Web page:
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‘Tiny Troopers: Joint Ops’ A Passable Dual-Stick Port

‘Tiny Troopers: Joint Ops’ A Passable Dual-Stick Port

Filed inside: Reviews

While it’s not necessarily anything particularly new, the recent port of Tiny Troopers: Joint Ops, a combination of Tiny Troopers and Tiny Troopers 2 is a decent addition to the PS Vita’s repertoire.

Oftentimes when you find mobile titles adapted for consoles or PCs, you run into a lot of issues, particularly when it comes to the interface and controls. Such was the case with the recent Sneaky Sneaky, but Wired Productions has managed to pull of a version of a mobile game that wasn’t completely awful with the retooled controls for the PS Vita.

Tiny Troopers Joint Ops Gunplay

The game tasks players with navigating a small squad of cartoon-inspired soldiers through a variety of environments, tackling squads of infantry, tanks, and weapons embankments. Along the way you snag dog tags and earn points in order to purchase upgrades between missions to enhance your soldiers’ effectiveness. You’ll also find medals that can unlock specialist troopers or revive troops that have been killed in action in order to preserve their rank.

The game follows a pretty solid difficulty curve. Early missions are simple and short: kill a few enemies, make it to the extraction point, no problem. By the end, however, missions are on significantly larger maps that can take in upwards of twenty minutes at a time to complete. The obstacles in your path might start to demand quick reflexes and proper planning in order to make it through with minimal casualties.

In order to complete your missions, you’ll need a little assistance here and there. Each individual mission gives you an initial squad, but it can be supplemented using CP earned through a variety of in-game activities. Once unlocked, various specialist troops offer an extra gun for a single mission as well as a variety of other effects: bringing grenades or rockets without having to purchase drops mid-mission, healing wounded soldiers automatically, or having special heavy weaponry that normal troops don’t have. If you run into a situation you cannot surmount with your current loadout, you can spend CP for air strikes, rockets, medkits, or speed boosts.

Though so many ports suffer from serious control issues, Tiny Troopers: Joint Ops avoids the issue by adapting controls for the dual sticks on the Vita and PlayStation 3. Touch controls on the Vita are still intact should you want to tap an enemy, as well as for targeting your air strikes or shooting rockets. But adding physical controls make it significantly easier to adapt to high-pressure situations and dodge enemy fire when things get hairy.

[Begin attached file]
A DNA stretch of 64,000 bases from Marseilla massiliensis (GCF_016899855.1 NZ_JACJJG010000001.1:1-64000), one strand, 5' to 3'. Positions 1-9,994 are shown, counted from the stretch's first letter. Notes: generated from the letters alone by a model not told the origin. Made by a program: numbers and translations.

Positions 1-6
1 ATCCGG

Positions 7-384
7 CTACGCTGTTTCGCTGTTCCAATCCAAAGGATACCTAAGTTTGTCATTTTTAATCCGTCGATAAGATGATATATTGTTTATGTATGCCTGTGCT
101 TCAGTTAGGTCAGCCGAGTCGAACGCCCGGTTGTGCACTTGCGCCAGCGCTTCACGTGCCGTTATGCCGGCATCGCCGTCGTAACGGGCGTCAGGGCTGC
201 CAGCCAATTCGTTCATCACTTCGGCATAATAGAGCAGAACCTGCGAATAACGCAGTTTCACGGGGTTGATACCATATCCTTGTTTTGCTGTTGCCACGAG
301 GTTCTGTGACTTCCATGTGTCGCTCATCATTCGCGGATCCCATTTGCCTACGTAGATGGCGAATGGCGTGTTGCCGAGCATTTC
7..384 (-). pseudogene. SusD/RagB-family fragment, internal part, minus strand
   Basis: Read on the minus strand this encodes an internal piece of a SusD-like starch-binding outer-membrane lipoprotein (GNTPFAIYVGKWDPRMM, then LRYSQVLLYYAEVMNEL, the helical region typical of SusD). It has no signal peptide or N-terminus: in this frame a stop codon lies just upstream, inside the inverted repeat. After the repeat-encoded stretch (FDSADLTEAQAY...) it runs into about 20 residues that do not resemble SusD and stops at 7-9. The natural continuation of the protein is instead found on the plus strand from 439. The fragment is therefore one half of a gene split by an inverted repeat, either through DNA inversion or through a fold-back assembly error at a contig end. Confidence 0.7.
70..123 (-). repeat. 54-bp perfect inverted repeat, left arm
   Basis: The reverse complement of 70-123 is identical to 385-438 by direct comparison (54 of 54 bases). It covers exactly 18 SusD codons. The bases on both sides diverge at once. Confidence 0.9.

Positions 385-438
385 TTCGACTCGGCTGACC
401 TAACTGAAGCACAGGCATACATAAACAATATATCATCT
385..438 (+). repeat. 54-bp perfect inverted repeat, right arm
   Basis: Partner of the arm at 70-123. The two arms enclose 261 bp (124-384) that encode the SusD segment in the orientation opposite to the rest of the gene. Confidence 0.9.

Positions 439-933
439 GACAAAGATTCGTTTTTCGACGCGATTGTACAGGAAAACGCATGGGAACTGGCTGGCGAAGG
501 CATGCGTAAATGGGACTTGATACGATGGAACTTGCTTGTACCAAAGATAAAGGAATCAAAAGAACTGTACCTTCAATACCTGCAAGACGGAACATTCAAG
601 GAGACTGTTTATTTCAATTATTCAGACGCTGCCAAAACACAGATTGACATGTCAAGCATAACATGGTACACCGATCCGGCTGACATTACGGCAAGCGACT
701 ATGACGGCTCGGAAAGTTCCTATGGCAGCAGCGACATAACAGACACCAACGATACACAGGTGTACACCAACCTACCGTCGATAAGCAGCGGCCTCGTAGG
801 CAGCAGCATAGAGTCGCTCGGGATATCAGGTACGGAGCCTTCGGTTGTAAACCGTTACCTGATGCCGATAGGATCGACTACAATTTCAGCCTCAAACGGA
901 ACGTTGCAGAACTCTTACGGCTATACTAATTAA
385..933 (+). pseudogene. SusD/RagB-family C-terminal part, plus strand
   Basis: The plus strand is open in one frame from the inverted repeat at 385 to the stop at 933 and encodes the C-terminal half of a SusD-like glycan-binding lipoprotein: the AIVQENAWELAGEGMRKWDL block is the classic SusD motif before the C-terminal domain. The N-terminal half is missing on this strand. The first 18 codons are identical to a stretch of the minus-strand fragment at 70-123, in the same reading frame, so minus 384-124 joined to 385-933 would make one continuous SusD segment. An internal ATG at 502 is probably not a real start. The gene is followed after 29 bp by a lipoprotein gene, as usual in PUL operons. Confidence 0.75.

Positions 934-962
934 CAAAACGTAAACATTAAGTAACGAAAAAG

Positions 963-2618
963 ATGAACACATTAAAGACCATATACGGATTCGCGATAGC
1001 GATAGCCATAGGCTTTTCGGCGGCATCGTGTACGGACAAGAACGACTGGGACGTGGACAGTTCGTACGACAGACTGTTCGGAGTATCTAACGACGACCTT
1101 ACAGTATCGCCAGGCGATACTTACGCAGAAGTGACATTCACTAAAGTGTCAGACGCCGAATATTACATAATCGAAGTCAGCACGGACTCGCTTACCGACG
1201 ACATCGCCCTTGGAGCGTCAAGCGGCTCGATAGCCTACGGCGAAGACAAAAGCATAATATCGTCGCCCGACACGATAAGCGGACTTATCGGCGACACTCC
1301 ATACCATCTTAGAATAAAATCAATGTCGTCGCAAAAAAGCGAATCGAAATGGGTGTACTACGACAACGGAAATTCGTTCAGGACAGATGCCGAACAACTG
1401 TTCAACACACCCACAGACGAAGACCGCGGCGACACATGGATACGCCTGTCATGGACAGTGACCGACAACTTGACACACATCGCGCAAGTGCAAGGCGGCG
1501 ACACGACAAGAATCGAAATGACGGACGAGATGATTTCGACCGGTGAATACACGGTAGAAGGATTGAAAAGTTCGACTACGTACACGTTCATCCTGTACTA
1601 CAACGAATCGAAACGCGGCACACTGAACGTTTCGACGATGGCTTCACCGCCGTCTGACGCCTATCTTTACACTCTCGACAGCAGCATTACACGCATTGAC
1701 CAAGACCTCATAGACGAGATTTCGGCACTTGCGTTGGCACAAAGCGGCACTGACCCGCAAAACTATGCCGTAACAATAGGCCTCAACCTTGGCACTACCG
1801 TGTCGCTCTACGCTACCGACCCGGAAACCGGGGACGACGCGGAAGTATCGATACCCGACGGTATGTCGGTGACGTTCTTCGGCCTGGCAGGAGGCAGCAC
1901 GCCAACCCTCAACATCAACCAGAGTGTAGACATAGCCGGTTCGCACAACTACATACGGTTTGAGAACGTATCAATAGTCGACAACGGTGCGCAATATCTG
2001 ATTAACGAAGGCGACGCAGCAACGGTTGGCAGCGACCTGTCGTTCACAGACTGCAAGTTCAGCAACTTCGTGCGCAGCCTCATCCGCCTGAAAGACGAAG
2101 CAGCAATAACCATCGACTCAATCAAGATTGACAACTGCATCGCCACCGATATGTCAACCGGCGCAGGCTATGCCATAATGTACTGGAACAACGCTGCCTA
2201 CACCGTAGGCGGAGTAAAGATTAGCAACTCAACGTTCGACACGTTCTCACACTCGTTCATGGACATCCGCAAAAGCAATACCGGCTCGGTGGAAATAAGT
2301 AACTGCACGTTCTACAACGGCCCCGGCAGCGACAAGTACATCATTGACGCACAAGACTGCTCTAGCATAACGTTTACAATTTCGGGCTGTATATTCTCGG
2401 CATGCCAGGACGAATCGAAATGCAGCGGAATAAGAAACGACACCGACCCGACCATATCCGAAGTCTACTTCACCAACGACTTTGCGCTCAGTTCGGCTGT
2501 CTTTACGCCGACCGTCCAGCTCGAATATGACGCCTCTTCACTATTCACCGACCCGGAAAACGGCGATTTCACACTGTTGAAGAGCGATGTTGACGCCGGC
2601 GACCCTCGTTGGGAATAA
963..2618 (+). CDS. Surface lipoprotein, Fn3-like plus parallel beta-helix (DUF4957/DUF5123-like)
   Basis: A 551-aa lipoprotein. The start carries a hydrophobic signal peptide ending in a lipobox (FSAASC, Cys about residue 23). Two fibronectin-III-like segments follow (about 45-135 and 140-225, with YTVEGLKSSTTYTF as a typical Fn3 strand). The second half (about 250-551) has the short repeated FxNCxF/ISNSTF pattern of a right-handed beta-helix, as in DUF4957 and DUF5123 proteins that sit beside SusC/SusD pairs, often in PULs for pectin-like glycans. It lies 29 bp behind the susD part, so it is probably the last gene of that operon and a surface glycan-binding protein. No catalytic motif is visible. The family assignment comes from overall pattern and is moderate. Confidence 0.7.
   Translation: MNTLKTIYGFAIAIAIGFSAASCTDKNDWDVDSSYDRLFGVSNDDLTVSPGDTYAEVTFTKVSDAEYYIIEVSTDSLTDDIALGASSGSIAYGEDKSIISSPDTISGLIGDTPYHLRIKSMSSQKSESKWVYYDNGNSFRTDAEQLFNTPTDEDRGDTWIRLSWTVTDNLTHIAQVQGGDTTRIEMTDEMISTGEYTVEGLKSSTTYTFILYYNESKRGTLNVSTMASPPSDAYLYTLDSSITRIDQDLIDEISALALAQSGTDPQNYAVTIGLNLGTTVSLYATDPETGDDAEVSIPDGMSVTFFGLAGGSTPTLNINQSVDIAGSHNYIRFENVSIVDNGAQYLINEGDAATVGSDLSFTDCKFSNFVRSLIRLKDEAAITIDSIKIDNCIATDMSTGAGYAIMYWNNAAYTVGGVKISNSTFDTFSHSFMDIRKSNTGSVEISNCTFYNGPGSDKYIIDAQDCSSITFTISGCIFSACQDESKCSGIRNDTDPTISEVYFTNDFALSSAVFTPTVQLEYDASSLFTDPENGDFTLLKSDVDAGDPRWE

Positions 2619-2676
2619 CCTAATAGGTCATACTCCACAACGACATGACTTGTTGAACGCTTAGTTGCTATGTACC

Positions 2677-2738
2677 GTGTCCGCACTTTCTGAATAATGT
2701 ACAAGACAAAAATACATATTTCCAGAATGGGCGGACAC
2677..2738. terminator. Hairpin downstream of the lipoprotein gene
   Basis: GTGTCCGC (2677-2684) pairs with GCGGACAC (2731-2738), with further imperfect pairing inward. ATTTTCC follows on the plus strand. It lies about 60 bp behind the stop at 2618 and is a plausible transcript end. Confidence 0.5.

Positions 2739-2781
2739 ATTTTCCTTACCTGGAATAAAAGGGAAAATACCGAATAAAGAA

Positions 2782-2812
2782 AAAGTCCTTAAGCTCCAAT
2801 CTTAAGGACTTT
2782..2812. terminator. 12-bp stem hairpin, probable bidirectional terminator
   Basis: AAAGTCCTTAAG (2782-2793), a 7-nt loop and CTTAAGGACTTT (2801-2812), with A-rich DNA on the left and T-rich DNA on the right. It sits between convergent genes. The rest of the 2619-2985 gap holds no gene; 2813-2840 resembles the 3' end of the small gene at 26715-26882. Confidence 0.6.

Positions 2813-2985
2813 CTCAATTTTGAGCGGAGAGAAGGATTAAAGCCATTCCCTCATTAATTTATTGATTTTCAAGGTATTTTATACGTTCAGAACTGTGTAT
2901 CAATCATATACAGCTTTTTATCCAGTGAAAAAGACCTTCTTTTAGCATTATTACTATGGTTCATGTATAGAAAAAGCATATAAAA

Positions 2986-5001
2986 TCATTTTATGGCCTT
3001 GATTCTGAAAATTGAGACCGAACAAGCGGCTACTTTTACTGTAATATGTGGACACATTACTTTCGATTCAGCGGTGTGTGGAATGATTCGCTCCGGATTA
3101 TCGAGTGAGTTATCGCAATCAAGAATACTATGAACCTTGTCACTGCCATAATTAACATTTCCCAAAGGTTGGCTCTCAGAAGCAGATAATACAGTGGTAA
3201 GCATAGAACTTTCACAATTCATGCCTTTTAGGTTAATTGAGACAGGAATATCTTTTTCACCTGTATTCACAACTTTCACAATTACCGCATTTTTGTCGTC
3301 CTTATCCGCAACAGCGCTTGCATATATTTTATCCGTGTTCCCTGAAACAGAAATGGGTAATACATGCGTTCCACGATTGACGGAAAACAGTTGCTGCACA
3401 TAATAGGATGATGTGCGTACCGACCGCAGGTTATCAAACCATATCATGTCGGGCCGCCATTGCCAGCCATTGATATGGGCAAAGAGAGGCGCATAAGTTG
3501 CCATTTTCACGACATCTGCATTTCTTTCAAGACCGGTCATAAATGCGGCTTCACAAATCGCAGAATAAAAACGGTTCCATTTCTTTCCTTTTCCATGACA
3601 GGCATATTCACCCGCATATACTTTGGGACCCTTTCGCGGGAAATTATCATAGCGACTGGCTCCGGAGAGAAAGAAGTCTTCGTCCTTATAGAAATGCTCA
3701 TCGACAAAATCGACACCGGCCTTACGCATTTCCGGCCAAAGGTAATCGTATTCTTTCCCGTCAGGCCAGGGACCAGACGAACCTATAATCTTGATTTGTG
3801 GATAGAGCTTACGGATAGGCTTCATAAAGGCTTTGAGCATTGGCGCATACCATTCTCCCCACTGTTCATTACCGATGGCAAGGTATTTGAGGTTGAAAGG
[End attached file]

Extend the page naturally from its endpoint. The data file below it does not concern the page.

Tiny Troopers Joint Ops Targeting

It’s an elegant solution to a problem with mobile controls for top-down games like this. When the tap is your only source of interacting with the game, you tend to muddy the clarity of your actions. Tap empty ground to move, tap an enemy to fire, for instance. But if your accuracy isn’t quite pinpoint, you might mistakenly engage when you meant to strafe, change targets too soon by mistake, ruining your focus fire.

Analog sticks repair these issues easily, adding a degree of precision lost on traditional mobile interfaces, while also allowing you to dynamically change targets while moving. The intensely generous auto-aim doesn’t hurt the system either. It’s not the most finely tuned dual stick ever made, play something like Super Stardust Delta or Dead Nation if you are looking for high-end stuff on these platforms.

As a mobile title, don’t expect anything groundbreaking in the visual department. Troops look like hardly more than off-brand LEGO figures. There’s some decent variety in locales, early stages are rather stereotypically Middle Eastern looking, but you’ll also move through urban areas, and snow areas, as well.

Tiny Troopers Joint Ops Urban

The game has a basic tutorial, but does little to explain some of the nuances of gameplay like avoiding innocents on the battlefield. The gameplay beyond that isn’t particularly complicated—shoot enemies with the stick, don’t get shot, toss/shoot explosives at bunkers and tanks, duck if things that go boom are flying at you, and follow the blue or green waypoints. It’s a totally passable casual experience, one that’s good to play while half-paying attention to TV shows or tuning out conversations that you still need to interject in occasionally.

It’s admirable that the game managed to dodge the pitfalls of other mobile ports. While there wasn’t tender love and care paid to each individual aspect of the game, Wired didn’t cut corners where they shouldn’t, enacting a better control scheme and ensuring that the game remains playable in all forms instead of gimping the platform. The only real issue is that what might have once made a solid mobile game is only an average or totally casual experience on a dedicated gaming console. There’s no semblance of plot but the game also doesn’t try to be anything it’s not, so there are no broken promises when you nab a copy of the game.

The game won’t break the bank either. It’s free on mobile platforms, but runs $7.99 on consoles. The game is cross-buy, so picking it up for one system will net you all the others at no extra charge. Eight dollars feels a little steep for what you get, but if all you need is something fairly simply to keep you occupied in busy moments, you can certainly do worse.

 

 

 

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Written by Ray Allaire -The Reasonable Gamer

Writer, game designer, and gaming analyst. Practitioner of all nerdy arts: Games, tabletop, TCG, and all. Twitter: @mateusrayje

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